1978 July 9

Nazis Skip Skokie; Demonstrate in Chicago Instead


A national controversy over hate speech erupted when on October 4, 1976 a small American Nazi group, the National Socialist Party, led by Frank Collin, sought a permit for a demonstration in Skokie, Illinois, a heavily Jewish community. After a protracted legal fight arising from attempts by the Village of Skokie to prevent the demonstration, the Seventh Circuit Court of Appeals, on May 22, 1978, upheld the Nazi’s First Amendment rights to a demonstration permit. (The Supreme Court declined to hear an appeal, leaving the Seventh Circuit decision standing.)

The Nazi group decided not to hold its demonstration in Skokie on this day as scheduled, but instead held a brief but tumultuous demonstration in Marquette Park in Chicago. This demonstration effectively ended the Skokie controversy.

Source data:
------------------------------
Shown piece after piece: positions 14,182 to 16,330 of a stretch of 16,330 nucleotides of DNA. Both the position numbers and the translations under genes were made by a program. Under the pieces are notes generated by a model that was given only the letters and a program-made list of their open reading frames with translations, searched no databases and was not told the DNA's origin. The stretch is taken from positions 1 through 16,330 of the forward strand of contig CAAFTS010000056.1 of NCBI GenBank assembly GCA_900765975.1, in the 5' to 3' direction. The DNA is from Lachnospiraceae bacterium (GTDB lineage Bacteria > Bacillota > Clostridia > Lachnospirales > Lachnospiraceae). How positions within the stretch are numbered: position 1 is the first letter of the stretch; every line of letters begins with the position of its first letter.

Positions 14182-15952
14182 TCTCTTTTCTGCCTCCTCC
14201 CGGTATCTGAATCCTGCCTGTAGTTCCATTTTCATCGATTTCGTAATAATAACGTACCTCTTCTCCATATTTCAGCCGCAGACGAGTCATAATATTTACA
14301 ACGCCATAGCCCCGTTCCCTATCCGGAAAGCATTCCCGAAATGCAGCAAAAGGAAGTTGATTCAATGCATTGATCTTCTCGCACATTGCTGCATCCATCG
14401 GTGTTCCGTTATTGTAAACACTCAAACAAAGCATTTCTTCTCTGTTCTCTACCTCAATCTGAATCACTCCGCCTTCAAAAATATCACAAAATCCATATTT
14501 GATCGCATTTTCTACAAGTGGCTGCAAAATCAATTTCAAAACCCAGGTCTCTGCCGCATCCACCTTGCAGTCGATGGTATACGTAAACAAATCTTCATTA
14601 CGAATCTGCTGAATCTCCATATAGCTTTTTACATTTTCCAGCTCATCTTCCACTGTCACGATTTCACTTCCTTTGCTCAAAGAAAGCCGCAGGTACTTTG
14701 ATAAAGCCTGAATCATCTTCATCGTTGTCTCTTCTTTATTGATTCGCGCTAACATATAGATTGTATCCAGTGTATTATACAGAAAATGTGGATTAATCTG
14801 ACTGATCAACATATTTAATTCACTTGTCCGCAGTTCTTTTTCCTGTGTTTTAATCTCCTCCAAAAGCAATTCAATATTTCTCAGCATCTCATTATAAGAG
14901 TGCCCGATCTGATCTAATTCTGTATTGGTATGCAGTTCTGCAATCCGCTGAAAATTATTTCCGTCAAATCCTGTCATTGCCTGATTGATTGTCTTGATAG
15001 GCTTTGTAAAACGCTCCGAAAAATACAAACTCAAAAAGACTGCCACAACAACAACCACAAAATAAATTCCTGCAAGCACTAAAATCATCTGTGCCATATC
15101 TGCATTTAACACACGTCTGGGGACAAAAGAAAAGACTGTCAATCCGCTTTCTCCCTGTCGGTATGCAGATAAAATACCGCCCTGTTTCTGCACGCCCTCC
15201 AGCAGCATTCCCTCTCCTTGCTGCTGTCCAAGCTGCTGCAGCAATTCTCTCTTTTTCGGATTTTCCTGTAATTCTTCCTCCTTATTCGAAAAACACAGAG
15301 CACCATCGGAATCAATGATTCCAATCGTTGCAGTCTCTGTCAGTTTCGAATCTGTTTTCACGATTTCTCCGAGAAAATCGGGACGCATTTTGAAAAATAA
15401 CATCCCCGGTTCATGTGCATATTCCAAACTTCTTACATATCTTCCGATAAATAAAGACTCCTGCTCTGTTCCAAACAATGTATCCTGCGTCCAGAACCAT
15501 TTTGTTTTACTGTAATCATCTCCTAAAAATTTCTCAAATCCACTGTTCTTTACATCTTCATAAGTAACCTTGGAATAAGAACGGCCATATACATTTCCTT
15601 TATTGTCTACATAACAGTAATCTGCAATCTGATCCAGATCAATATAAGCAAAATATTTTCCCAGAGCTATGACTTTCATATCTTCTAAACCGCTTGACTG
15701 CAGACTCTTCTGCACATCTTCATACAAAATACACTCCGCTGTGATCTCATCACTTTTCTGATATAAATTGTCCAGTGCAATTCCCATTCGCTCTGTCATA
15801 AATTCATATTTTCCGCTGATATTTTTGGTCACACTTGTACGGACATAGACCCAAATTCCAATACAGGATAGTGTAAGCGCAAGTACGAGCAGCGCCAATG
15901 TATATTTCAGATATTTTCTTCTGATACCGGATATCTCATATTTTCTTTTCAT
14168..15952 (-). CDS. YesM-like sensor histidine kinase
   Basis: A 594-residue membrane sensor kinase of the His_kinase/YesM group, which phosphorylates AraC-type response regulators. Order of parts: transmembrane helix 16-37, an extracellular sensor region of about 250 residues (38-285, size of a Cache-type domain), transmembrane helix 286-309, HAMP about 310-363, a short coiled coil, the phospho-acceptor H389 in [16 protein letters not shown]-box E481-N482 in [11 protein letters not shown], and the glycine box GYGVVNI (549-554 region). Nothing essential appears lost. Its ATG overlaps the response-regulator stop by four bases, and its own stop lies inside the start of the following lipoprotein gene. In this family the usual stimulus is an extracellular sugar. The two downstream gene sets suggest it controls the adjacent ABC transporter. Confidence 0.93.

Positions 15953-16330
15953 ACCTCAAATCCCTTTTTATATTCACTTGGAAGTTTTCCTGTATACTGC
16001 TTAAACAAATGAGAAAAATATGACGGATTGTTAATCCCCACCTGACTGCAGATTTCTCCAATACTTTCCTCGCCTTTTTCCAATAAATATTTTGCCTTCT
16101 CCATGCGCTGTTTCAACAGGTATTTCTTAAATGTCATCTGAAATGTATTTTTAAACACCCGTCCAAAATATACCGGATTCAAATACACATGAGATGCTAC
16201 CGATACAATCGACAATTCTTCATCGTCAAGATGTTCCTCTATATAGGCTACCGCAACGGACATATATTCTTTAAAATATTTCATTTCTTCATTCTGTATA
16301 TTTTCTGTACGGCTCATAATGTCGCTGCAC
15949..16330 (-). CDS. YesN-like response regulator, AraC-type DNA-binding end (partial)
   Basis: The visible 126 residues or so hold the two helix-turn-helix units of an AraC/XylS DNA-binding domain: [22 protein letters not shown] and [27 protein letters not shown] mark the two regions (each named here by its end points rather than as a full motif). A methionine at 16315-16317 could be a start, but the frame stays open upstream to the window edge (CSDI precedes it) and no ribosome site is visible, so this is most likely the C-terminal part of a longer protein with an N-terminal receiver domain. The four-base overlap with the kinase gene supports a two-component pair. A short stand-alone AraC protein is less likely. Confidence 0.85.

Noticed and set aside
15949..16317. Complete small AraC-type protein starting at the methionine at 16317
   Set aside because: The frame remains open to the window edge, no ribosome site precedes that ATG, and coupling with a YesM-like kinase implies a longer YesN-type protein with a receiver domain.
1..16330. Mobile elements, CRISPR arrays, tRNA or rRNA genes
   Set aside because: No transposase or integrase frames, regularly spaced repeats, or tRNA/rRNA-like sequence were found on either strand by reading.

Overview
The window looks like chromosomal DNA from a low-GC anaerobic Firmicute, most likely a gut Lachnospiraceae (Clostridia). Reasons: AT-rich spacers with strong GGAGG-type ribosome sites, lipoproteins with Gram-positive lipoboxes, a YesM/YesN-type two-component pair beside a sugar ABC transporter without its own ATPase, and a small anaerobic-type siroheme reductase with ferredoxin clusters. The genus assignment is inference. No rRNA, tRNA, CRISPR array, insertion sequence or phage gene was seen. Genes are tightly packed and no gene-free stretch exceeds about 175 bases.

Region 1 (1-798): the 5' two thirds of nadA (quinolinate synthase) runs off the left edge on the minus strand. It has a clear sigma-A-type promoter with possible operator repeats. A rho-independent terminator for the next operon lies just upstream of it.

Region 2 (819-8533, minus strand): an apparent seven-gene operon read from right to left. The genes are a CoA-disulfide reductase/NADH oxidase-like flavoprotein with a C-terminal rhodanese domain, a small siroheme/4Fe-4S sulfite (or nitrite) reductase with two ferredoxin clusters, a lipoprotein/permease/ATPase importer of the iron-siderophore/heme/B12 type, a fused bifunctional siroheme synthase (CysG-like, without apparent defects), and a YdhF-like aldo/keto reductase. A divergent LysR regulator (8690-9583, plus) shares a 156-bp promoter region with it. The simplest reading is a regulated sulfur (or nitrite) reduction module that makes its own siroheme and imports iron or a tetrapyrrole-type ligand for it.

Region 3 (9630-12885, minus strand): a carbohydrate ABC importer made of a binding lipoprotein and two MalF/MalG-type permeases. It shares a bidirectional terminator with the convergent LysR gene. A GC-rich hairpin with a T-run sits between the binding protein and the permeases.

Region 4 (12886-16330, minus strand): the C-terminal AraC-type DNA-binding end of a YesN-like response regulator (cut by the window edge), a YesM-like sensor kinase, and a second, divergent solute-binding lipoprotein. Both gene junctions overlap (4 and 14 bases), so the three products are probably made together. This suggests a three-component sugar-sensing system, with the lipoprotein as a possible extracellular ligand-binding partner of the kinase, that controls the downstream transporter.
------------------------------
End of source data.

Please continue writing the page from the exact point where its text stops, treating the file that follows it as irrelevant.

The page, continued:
The issue of the free speech rights of Nazis first arose in the 1930s, following the rise of Hitler in Germany and the resulting spread of pro-Nazi militaristic groups in the U.S. The ACLU confronted the issue and, on April 30, 1934, developed a police holding that the First Amendment did protect the First Amendment rights of Nazi groups. On December 5, 1941, the New Jersey Supreme Court declared unconstitutional a state “race hate” law directed at Nazi groups.

Read: Philippa Strum, When the Nazis Came to Skokie: Freedom for the Speech We Hate (1999)

Watch then-ACLU Diretor Aryeh Neier discuss the Skokie controversy: http://www.youtube.com/watch?v=VhsF8uouU6c

Read: Samuel Walker, Hate Speech: The History of an American Controversy (1994)

Learn more at a timeline on the Skokie free speech controversy: http://www.skokiehistory.info/chrono/nazis.html

Find original documents on the Skokie affair at the Illinois Digital Archives: http://www.idaillinois.org/cdm/landingpage/collection/skokiepo001

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